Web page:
You’d be hard-pressed to name a major fire in the Los Angeles area within memory that hasn’t had a Schneider or two, or three, fighting it: the Hollywood Park Race Track fire in Inglewood in 1949, the 1961 Bel-Air fire that destroyed 500 homes, the 1965 Watts riots fires, the 1992 riot fires, the Los Angeles firestorms of 1993.
It all started with grandpa Ted.
Ted Schneider started working for the Los Angeles City Fire Department in 1912, a time when firetrucks were still pulled by horses. He was only 17, a year short of the minimum age, but he wangled a job as an “extra man,” available when needed. He was paid by the fire.
Ted later began working for the Fire Department full time. In 1923 he moved to the county fire department and began organizing fire districts in what are now Watts, Gardena and Baldwin Hills.
Meanwhile, he and his wife, Adelaide, had five sons. Three of them--Howard N., Larry D. and Paul P.--became Torrance and Los Angeles city and county firefighters. (Another son, Bob, was killed in 1940 when a bulldozer rolled over on him while he was working for the Forest Service clearing a firebreak in the Malibu area.)
Ted Schneider retired in 1955 after more than four decades of firefighting. When he died in 1977, three of his grandsons also had become firefighters. Eventually, five of Ted’s grandsons would become firefighters--Larry P. with the Los Angeles City Fire Department, Phil and Paul R. with the Los Angeles County Fire Department at stations in Lakewood, Huntington Park and Willowbrook, among others, and Howard R. and Scott with the Torrance Fire Department.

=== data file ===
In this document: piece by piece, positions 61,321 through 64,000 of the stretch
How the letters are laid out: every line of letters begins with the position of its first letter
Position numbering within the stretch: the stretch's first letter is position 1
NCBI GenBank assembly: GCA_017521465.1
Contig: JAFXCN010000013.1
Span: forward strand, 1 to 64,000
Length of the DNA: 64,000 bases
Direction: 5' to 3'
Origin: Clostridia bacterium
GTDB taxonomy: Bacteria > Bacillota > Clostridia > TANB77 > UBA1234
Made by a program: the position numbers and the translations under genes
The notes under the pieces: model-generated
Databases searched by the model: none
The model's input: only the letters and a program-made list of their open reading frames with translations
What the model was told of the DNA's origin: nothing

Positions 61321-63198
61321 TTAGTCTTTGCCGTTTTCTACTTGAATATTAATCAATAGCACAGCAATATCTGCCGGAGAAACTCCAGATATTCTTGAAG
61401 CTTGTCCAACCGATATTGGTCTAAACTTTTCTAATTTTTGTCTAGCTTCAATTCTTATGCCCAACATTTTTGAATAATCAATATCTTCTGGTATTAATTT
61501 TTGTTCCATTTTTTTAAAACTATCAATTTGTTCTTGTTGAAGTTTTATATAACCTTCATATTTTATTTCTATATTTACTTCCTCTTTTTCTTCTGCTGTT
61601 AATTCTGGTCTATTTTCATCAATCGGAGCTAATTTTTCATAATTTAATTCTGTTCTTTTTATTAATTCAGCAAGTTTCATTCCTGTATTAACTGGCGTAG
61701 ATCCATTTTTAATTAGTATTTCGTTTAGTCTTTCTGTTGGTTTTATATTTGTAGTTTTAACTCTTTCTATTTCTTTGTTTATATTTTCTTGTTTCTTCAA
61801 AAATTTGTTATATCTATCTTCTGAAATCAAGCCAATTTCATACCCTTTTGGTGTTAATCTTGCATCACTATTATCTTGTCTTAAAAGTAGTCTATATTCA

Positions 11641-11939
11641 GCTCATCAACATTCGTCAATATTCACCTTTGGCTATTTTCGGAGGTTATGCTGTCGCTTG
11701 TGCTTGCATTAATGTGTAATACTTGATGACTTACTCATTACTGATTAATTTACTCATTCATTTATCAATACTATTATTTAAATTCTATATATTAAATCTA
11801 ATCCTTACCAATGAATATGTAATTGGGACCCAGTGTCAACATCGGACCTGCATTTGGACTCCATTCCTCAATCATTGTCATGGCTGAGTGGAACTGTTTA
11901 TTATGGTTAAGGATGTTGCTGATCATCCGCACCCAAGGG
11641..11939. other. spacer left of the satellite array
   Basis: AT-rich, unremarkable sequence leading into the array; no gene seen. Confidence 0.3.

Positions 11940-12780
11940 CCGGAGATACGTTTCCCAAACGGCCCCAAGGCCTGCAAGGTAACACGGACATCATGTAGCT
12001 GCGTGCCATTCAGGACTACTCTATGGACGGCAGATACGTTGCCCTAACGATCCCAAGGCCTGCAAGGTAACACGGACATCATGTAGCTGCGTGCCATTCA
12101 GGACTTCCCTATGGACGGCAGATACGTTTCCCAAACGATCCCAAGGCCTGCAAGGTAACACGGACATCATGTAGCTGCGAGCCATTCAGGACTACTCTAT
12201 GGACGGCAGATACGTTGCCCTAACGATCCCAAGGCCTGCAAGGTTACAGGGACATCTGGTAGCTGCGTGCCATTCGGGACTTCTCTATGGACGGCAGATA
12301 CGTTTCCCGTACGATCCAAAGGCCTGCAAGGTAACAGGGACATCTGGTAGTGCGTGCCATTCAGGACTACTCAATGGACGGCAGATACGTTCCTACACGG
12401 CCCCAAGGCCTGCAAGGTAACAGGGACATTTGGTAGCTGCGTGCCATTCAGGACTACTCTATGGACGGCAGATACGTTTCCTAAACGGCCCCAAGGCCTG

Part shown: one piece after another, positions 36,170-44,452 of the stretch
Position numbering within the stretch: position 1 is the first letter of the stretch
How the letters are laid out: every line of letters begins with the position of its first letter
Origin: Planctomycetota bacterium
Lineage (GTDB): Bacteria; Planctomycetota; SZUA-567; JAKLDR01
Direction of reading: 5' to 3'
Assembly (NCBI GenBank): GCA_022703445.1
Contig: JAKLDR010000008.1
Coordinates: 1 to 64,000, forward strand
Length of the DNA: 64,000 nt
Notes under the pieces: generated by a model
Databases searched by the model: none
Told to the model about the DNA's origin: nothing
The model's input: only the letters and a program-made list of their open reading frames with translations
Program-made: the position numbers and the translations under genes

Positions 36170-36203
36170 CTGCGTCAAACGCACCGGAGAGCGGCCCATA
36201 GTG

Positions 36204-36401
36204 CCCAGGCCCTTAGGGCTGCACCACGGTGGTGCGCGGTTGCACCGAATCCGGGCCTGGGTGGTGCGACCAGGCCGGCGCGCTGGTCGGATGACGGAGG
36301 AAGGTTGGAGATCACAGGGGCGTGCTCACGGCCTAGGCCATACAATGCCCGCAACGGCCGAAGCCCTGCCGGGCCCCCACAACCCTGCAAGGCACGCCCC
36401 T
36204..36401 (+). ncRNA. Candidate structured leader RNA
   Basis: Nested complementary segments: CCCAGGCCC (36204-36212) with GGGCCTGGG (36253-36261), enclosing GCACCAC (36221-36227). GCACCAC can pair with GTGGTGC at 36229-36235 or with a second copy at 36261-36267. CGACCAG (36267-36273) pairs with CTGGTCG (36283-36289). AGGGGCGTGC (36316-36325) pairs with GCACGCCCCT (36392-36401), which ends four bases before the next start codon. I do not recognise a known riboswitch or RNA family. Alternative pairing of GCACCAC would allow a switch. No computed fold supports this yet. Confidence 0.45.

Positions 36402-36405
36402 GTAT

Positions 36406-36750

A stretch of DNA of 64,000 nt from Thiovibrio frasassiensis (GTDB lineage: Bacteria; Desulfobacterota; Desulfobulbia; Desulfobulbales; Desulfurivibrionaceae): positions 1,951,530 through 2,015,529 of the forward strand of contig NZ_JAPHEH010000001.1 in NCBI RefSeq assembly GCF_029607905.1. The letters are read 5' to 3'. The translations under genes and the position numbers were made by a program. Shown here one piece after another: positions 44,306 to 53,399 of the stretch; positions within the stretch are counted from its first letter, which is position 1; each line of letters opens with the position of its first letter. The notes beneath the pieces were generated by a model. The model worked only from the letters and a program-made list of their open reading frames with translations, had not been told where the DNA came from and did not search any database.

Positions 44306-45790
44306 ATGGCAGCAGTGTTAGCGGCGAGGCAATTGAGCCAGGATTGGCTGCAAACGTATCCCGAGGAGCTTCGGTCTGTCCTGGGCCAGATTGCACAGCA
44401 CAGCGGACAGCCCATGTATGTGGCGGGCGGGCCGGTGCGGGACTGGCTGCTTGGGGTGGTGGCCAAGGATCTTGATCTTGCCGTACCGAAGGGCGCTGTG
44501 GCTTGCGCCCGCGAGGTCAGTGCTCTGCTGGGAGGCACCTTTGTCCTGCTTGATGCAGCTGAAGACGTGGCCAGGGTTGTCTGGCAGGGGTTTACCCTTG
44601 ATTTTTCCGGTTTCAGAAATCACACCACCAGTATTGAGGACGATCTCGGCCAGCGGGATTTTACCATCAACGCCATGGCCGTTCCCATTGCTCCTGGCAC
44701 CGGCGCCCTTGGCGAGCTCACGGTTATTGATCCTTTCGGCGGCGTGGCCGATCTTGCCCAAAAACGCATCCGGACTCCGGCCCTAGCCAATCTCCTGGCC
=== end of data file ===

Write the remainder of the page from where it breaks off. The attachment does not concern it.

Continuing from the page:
For the Schneider boys, becoming firefighters seemed like the natural thing to do.
“We all grew up hearing fire bells,” says recently retired Torrance Fire Capt. Howard N. Schneider, 62, who spent 40 years with the department. He means that literally: To receive fire calls when the fire company was out of the station, Ted Schneider installed an extension of the firehouse phone in the family home near the corner of 97th Street and Normandie Avenue. Adelaide served as the temporary dispatcher.
“My father lived (at) the fire department,” Howard N. Schneider says. “Our whole lives revolved around it.”